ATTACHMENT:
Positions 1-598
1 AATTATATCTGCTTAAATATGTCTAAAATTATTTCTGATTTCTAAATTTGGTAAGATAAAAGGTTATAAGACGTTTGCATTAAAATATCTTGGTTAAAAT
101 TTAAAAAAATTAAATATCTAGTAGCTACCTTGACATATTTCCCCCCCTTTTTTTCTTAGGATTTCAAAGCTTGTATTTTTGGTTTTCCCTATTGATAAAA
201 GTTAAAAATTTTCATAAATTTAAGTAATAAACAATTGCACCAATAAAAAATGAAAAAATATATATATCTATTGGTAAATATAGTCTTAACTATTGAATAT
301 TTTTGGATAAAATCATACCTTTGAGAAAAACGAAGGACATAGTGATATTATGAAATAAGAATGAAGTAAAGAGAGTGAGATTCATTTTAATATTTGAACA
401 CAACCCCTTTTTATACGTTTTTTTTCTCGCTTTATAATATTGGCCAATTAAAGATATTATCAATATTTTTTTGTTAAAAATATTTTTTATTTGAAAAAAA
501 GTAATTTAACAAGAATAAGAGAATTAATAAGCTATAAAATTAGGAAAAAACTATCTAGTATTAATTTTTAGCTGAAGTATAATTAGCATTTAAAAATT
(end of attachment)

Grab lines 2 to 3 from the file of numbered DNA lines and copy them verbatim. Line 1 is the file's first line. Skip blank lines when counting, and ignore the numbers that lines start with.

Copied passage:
1 AATTATATCTGCTTAAATATGTCTAAAATTATTTCTGATTTCTAAATTTGGTAAGATAAAAGGTTATAAGACGTTTGCATTAAAATATCTTGGTTAAAAT
101 TTAAAAAAATTAAATATCTAGTAGCTACCTTGACATATTTCCCCCCCTTTTTTTCTTAGGATTTCAAAGCTTGTATTTTTGGTTTTCCCTATTGATAAAA